To Bocas del Toro
Tags: Bocas del Toro, Isla Solarte, Kusapín, Panama
Date: February 18, 2022
After spending almost a week anchored on the Chagres River, we traveled further west towards the Bocas del Toro archipelago. After an overnight sail from Rio Chagres we arrived at Laguna de Bluefield aka Bahia Azul, a bay named after the Dutch pirate and explorer Abraham Blauvelt who sailed in Central America and Jamaica and has given rise to place names in both Nicaragua (the town Bluefield and Bluefield River) and Jamaica (Bluefield Bay) in addition to Laguna de Bluefield in Panama.
Laguna de Bluefield is in the Kusapin peninsula, which is part of the Ngöbe-Buglé comarca, so-called demarcated regions in which indigenous groups possess exclusive land rights and considerable administrative autonomy. The Ngöbe indigenous group already lived in this area when Christopher Columbus arrived in 1502, during his fourth and last voyage to America. They traditionally lived from a mix of subsistence farming and fishing but now supplemented by the men taking work in construction or maintenance in the larger towns.
As we anchored in the bay next to some houses, the kids would come out on the canoes and hang out around the boat, trying to sell a few bananas, maybe get a "regalo" (a present from us), or just to chat. Later, an older couple came over in their canoe on their way home after tending to their plot of land. They gave us the gift of two yuccas and told us how best to cook them — boil them first and then cut them up and fry until crisp in oil.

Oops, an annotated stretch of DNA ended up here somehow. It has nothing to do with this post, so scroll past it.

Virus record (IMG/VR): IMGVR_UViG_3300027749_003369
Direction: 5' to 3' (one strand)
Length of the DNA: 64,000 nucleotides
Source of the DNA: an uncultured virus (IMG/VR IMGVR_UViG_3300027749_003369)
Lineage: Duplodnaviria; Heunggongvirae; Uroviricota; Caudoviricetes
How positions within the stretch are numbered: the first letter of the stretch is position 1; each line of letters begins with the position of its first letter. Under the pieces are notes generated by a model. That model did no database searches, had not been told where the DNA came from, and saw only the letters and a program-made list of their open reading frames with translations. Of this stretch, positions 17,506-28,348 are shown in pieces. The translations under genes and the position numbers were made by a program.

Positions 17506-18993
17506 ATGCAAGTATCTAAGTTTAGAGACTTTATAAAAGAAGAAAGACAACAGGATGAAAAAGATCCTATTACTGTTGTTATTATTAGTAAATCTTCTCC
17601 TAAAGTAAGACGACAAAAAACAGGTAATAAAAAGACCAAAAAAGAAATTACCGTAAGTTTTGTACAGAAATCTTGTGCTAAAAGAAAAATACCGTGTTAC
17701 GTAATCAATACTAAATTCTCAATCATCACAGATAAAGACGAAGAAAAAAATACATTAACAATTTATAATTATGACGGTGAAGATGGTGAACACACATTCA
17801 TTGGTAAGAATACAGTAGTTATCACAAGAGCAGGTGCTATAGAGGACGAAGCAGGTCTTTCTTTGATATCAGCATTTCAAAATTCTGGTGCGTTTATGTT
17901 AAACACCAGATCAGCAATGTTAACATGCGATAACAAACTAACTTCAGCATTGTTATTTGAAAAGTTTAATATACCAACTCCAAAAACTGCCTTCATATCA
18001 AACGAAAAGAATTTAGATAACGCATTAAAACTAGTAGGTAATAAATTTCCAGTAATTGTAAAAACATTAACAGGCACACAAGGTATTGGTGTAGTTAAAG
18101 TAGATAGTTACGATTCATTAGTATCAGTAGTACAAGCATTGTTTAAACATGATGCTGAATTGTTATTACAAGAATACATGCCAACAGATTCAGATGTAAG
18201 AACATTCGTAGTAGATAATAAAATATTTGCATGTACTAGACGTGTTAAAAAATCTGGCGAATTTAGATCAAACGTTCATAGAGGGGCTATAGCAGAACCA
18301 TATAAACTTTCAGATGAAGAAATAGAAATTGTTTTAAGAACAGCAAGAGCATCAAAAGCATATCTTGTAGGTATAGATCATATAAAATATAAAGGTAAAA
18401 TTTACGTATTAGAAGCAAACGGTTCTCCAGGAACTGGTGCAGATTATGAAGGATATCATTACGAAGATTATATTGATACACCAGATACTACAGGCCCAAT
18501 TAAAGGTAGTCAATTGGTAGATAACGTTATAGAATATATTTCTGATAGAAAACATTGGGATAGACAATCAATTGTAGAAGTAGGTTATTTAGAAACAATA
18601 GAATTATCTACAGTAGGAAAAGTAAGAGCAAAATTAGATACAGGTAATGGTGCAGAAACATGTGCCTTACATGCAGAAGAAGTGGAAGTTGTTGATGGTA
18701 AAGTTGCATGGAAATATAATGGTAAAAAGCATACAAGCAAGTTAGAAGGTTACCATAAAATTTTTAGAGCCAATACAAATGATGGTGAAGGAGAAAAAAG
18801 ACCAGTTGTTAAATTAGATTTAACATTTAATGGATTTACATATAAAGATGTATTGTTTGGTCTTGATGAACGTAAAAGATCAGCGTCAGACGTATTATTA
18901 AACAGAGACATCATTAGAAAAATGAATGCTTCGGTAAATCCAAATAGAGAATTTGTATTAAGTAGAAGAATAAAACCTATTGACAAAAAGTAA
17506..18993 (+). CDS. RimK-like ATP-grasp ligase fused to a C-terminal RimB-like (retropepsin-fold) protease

Pictures of some of the local houses and a general view of the bay:
Tiny islet with a few trees at the entrance to the bay:
After leaving Laguna de Bluefield we moved on to Bocas del Toro proper. The Bocas del Toro archipelgo consists of 11 islands, about 50 cays (smaller islands) and some 200 islets. We spent a few nights in a very protected and small bay on the Isla Solarte. We found a trail in the jungle and went exploring:
Félicie in front of large tree:
A hot lips plant with fruits — so named because the red leaves surrounding the flowers and later berries are shaped like a pair of full red lips:
The Strawberry Poison Dart Frog is found only in eastern central Nicaragua through Costa Rica and northwestern Panama. It shows extreme variation in color and pattern between populations that have been geographically isolated and the different islands if Bocas del Toro all have their typical variation of frog. In Isla Solarte the frogs are bright orange to red with white toes, either patternless or with small black spots:
Here's one where the white toes are very prominent:
Another one, this time with a few spots and a partially grey hind legs:
Not all the frogs in the jungle are bright red and easy to see. We only noticed this one because it jumped on the trail as we were passing. After that it sat completely still, making itself flat to try to blend in with the leaves:
View from a hill top towards the bay where we anchored:
Amanda seen through the trees: